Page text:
Tuesday, 25 April 2017

Trade Unions Place Women’s Voices Centre Stage

Annette Drylie, GMB Scotland
Chair, STUC Women’s Committee
120th STUC Annual Congress

Congress, it is my honour to address you as Chair of the STUC Women’s Committee.  I would like to begin by thanking all of my colleagues on the Committee and my own trade union for the support they have given me to take on this role.

Liliany Obando, Human Rights Defender and University Lecturer in Colombia, has been granted amnesty.  It has been more than eight years since she was first arrested for her commitment to human rights and for peace in Colombia, and today we can celebrate that at least some sense of justice has been served for Liliany and her family.

Now more than ever, our movement must strive to ensure the voice of women is heard.  In just a few weeks’ time, elections will take place for every local council in Scotland.  Despite the fact that three of the main political parties here are led by women, and the fact that we once again have a woman living at number 10 Downing Street, when it comes to local elections, the political parties have put forward 70% male candidates.   As a worker in local government, I know first-hand that decisions taken in Scotland’s Council Chambers matter.  The harsh reality for women as workers, and as the predominant carers of the young and old, is that it is we who are hit hardest by the same of austerity in Scottish local government.

Decisions taken here in Scotland have accelerated Tory austerity onto local government and the impact is felt most by women workers in our councils, still more likely to be low paid, more likely to be held back, or looked over, and more reliant on many of the services which are being cut.

Congress, we need a politics which delivers for all women, not just those who have been lucky enough to reach the top.

Congress, we need an honesty in Scottish politics which means more than bemoaning the Tories, whilst passing on their cuts to our local services.  I ask for all of your support to expose the shame of austerity in local government.   Be in no doubt, a fairer Scotland will not be built on the backs of working women.

Every generation of women must renew our commitment to tackling inequality in the workplace and in society. Our fight is now for the WASPI women retiring with less than they planned for and for all women whose lower wages during their working lives leads seamlessly into less pension provision whenever they retire.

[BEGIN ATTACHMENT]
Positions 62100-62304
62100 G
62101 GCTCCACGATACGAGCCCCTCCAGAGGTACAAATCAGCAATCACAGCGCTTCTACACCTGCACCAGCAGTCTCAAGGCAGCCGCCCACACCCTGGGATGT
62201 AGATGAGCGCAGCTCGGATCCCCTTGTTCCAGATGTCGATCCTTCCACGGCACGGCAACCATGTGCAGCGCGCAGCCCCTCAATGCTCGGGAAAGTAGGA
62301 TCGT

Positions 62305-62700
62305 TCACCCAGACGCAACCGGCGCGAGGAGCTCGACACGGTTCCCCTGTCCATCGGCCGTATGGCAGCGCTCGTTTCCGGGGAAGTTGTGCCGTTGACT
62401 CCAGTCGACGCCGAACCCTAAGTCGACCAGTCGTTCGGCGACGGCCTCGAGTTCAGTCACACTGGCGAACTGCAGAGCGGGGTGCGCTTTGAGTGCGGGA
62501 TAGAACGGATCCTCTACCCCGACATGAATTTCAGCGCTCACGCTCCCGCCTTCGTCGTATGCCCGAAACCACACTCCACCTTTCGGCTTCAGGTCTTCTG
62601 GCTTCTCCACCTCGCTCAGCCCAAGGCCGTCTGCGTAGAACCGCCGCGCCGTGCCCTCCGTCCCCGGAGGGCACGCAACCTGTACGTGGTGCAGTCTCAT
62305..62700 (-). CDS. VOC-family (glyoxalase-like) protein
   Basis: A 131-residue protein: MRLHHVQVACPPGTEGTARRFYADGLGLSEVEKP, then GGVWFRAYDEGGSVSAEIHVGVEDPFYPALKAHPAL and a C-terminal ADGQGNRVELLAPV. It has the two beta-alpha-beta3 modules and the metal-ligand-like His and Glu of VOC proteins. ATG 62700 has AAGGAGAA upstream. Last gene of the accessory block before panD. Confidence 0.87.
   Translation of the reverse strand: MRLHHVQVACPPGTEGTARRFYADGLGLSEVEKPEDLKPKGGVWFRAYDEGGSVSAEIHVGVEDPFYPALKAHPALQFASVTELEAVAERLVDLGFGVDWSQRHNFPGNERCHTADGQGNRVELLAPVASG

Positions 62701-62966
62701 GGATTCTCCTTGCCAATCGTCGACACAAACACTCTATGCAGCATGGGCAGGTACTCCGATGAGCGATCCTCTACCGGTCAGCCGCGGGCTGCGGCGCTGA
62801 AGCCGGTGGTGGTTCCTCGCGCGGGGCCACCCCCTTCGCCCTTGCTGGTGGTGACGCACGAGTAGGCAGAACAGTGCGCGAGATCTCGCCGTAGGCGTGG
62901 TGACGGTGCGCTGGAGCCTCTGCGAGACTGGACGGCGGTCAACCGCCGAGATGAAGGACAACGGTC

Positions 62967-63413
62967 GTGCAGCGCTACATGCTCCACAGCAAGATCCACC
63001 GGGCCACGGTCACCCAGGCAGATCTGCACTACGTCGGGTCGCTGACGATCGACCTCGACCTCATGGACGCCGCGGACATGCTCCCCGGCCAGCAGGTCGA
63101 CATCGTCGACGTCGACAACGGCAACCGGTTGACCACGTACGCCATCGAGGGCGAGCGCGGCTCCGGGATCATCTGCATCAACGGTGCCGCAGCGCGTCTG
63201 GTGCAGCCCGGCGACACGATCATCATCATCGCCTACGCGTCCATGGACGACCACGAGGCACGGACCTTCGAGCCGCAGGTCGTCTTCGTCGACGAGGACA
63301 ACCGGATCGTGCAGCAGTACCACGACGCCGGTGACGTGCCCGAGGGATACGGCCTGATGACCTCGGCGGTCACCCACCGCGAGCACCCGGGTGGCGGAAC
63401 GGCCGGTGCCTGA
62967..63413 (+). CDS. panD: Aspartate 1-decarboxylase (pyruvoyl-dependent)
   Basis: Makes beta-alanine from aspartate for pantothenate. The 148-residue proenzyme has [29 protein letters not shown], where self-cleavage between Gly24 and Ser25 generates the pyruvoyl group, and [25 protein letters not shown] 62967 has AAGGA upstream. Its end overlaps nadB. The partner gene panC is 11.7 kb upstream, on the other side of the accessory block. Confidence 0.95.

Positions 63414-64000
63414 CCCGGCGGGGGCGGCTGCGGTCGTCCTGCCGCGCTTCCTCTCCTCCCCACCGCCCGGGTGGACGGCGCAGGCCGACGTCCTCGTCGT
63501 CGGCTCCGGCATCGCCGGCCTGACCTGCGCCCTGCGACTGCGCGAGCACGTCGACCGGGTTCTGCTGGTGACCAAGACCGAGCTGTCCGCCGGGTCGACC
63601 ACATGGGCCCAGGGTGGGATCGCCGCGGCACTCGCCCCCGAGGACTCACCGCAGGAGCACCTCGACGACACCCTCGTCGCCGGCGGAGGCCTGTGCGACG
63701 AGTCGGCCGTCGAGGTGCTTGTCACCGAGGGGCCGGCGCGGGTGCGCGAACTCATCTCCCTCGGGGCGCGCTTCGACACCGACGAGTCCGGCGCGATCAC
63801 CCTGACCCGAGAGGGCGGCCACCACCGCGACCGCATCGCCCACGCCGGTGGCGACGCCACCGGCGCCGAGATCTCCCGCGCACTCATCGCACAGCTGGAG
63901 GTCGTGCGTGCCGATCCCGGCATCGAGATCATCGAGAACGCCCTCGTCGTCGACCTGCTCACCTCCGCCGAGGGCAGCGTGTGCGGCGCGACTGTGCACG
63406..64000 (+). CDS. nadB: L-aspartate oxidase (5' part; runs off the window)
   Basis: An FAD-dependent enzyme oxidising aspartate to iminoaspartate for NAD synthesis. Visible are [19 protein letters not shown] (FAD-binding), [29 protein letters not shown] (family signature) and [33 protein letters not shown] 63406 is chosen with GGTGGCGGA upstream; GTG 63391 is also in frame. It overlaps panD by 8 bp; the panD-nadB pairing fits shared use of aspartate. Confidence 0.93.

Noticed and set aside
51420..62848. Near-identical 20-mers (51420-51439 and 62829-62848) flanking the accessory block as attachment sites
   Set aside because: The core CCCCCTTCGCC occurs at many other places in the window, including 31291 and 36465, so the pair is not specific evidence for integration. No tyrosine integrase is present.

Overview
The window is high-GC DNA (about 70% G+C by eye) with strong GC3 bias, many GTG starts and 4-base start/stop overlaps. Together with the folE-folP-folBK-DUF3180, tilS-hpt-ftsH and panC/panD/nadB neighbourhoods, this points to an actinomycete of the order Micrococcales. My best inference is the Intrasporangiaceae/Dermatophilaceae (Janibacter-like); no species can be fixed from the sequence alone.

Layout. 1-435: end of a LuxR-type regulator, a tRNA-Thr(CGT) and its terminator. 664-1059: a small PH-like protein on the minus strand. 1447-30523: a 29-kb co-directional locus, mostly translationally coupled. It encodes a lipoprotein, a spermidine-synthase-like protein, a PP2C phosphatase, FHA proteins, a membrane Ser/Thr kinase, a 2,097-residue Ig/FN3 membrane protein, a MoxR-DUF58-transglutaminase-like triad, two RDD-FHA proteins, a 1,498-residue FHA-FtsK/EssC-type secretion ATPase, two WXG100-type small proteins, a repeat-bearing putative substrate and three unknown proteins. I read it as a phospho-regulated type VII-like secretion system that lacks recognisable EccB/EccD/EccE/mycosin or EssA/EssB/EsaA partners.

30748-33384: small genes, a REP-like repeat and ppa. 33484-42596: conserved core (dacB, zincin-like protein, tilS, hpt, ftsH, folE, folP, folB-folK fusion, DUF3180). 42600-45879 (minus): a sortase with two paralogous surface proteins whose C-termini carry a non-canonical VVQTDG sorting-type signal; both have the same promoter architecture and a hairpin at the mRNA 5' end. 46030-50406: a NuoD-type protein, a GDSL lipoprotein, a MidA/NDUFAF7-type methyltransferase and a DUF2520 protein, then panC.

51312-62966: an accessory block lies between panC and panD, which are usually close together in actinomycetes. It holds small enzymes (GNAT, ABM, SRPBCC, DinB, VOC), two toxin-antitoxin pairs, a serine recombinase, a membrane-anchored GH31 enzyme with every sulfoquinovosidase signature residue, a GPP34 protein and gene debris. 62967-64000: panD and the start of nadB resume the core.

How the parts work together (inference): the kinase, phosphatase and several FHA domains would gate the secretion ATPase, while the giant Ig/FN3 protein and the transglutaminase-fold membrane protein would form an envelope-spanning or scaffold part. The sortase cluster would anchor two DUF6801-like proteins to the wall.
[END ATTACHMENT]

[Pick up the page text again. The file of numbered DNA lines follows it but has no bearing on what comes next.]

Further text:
This year, we are marking the 50th anniversary of the achievement of the 1967 Abortion Act and celebrating the women who went before us and campaigned for autonomy over their reproductive rights.  With devolution of abortion law to the Scottish Parliament, it now falls to us to safeguard free access to safe, legal abortion services and to ensure that devolution is a chance to improve the rights of women, not diminish them.

Congress, there is also today an issue on which we must campaign, which even our foremothers would have struggled to believe is real.  Cuts to tax credits and welfare reform, more generally, has been an attack primarily upon the living standards and opportunities of women to get on, and get by.  No so-called reform is more reprehensible, however, than the Tory ‘rape’ clause.  Let the message go out from this hall today, nut just to the UK Government and their supporter, Ruth Davidson, this movement stands with the women victims that you are humiliating and the child your bureaucracy seeks to officially brand as the product of rape.

A Tory Government, led again by a woman, but as never before showing its true colours on the dignity of women.  Congress, the ‘rape’ clause will not stand, and no matter how long it takes to beat this cruel measure, trade union women will fight it and those who have imposed it.

Over the next year, we will also take forward our campaign to raise awareness of menopause issues in the workplace, and also in our trade unions. We will also prioritise our campaign for a gendered understanding of how women experiencing mental ill-health at work can be supported.

Congress, our movement marches forward with those who have gone before us and preparing the way for those who follow.   I will do everything I can in my year as Chair of the STUC Women’s Committee, to support and encourage women to lead in our movement and to challenge privilege where it exists amongst us.

I look forward to your support in my task, and I wish to extend an invitation to join the Committee at our Annual Conference, in Glenrothes later this year, and I would like to wish you all well for the reminder of Congress.  

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